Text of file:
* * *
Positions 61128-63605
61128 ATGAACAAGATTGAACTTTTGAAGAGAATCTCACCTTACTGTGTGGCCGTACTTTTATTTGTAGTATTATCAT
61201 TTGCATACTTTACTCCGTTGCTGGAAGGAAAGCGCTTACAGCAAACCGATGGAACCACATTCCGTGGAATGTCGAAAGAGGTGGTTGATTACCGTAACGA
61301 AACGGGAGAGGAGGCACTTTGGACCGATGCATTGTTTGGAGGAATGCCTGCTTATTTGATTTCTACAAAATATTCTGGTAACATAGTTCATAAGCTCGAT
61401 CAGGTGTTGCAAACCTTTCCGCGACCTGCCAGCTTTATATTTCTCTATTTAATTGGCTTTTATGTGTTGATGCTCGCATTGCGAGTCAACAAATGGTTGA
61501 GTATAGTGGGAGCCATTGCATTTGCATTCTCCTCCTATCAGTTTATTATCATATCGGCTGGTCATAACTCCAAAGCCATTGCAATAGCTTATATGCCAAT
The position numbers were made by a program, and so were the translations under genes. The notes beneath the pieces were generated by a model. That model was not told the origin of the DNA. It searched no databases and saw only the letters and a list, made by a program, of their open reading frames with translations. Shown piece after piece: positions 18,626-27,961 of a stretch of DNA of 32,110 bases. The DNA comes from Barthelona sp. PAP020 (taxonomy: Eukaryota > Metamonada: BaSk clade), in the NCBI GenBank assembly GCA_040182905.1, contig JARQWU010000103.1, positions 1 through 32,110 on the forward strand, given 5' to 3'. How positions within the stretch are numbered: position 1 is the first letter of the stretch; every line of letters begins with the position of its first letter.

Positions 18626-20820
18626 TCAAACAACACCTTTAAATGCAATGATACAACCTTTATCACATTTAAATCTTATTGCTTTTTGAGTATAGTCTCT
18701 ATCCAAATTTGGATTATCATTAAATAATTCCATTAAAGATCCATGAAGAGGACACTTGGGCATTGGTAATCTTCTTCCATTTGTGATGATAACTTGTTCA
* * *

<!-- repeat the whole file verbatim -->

Positions 61128-63605
61128 ATGAACAAGATTGAACTTTTGAAGAGAATCTCACCTTACTGTGTGGCCGTACTTTTATTTGTAGTATTATCAT
61201 TTGCATACTTTACTCCGTTGCTGGAAGGAAAGCGCTTACAGCAAACCGATGGAACCACATTCCGTGGAATGTCGAAAGAGGTGGTTGATTACCGTAACGA
61301 AACGGGAGAGGAGGCACTTTGGACCGATGCATTGTTTGGAGGAATGCCTGCTTATTTGATTTCTACAAAATATTCTGGTAACATAGTTCATAAGCTCGAT
61401 CAGGTGTTGCAAACCTTTCCGCGACCTGCCAGCTTTATATTTCTCTATTTAATTGGCTTTTATGTGTTGATGCTCGCATTGCGAGTCAACAAATGGTTGA
61501 GTATAGTGGGAGCCATTGCATTTGCATTCTCCTCCTATCAGTTTATTATCATATCGGCTGGTCATAACTCCAAAGCCATTGCAATAGCTTATATGCCAAT
The position numbers were made by a program, and so were the translations under genes. The notes beneath the pieces were generated by a model. That model was not told the origin of the DNA. It searched no databases and saw only the letters and a list, made by a program, of their open reading frames with translations. Shown piece after piece: positions 18,626-27,961 of a stretch of DNA of 32,110 bases. The DNA comes from Barthelona sp. PAP020 (taxonomy: Eukaryota > Metamonada: BaSk clade), in the NCBI GenBank assembly GCA_040182905.1, contig JARQWU010000103.1, positions 1 through 32,110 on the forward strand, given 5' to 3'. How positions within the stretch are numbered: position 1 is the first letter of the stretch; every line of letters begins with the position of its first letter.

Positions 18626-20820
18626 TCAAACAACACCTTTAAATGCAATGATACAACCTTTATCACATTTAAATCTTATTGCTTTTTGAGTATAGTCTCT
18701 ATCCAAATTTGGATTATCATTAAATAATTCCATTAAAGATCCATGAAGAGGACACTTGGGCATTGGTAATCTTCTTCCATTTGTGATGATAACTTGTTCA